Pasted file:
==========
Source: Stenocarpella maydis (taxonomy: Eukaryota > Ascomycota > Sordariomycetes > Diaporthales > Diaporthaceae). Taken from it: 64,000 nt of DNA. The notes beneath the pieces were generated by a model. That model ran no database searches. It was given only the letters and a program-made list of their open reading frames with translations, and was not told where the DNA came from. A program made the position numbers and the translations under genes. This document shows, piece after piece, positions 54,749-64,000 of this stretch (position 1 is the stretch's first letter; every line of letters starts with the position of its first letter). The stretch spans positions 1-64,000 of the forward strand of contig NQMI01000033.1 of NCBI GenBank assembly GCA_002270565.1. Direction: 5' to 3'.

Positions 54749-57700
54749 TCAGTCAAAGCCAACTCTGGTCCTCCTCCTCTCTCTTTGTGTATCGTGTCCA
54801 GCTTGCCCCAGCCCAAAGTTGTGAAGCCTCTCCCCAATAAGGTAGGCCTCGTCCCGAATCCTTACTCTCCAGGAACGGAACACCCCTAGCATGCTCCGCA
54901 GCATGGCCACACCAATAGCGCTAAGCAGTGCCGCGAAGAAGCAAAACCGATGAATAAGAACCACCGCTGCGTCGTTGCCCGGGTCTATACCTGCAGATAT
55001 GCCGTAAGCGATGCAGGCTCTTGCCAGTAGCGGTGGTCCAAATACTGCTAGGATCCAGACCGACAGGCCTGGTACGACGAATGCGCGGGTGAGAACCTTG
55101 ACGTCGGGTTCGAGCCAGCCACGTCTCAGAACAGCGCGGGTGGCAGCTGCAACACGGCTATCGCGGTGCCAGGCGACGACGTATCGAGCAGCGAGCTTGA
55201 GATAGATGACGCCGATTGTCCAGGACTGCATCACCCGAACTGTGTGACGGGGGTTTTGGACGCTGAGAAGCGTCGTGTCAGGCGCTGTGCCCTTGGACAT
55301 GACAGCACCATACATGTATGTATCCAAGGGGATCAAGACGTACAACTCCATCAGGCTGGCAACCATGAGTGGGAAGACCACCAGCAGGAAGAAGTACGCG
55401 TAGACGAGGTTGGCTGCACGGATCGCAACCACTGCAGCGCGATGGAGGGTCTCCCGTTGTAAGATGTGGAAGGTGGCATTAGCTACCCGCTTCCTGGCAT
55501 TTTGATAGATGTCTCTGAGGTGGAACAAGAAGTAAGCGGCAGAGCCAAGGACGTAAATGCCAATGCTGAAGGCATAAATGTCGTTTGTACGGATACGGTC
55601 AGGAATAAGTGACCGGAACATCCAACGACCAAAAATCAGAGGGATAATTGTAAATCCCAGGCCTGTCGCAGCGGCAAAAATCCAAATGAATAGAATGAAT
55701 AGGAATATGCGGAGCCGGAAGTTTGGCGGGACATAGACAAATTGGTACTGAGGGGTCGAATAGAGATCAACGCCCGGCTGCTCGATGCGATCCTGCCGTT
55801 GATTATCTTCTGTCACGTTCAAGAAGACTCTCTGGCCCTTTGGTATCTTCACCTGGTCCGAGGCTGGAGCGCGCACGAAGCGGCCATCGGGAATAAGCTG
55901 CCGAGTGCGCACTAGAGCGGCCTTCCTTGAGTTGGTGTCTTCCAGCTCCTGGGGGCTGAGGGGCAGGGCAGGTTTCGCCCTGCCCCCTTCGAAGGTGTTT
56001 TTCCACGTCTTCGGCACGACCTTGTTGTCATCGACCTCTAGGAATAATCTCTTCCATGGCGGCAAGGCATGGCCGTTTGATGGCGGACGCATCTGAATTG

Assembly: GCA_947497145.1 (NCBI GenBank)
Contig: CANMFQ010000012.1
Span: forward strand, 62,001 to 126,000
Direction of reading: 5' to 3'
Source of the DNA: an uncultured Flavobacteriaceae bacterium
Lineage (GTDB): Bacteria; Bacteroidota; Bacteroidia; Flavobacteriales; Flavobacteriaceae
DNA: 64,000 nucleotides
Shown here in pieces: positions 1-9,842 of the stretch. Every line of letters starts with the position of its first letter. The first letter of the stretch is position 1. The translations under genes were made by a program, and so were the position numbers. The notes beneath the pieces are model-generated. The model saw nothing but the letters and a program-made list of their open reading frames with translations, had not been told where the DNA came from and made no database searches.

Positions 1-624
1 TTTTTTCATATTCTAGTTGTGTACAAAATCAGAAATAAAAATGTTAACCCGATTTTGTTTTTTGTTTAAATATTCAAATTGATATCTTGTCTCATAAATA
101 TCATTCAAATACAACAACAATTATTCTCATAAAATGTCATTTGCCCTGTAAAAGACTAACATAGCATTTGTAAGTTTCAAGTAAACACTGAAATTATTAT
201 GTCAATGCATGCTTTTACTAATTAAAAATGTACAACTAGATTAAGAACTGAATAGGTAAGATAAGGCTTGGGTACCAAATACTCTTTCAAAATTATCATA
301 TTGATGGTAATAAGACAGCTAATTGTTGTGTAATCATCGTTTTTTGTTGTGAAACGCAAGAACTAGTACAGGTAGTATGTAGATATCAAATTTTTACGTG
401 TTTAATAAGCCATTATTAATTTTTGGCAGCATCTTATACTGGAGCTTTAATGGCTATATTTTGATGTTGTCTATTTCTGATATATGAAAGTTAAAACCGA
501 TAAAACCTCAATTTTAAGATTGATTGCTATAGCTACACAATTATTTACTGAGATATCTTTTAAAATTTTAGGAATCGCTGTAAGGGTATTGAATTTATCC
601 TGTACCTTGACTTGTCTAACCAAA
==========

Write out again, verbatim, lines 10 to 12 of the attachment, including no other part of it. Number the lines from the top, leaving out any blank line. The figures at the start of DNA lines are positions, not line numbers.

55401 TAGACGAGGTTGGCTGCACGGATCGCAACCACTGCAGCGCGATGGAGGGTCTCCCGTTGTAAGATGTGGAAGGTGGCATTAGCTACCCGCTTCCTGGCAT
55501 TTTGATAGATGTCTCTGAGGTGGAACAAGAAGTAAGCGGCAGAGCCAAGGACGTAAATGCCAATGCTGAAGGCATAAATGTCGTTTGTACGGATACGGTC
55601 AGGAATAAGTGACCGGAACATCCAACGACCAAAAATCAGAGGGATAATTGTAAATCCCAGGCCTGTCGCAGCGGCAAAAATCCAAATGAATAGAATGAAT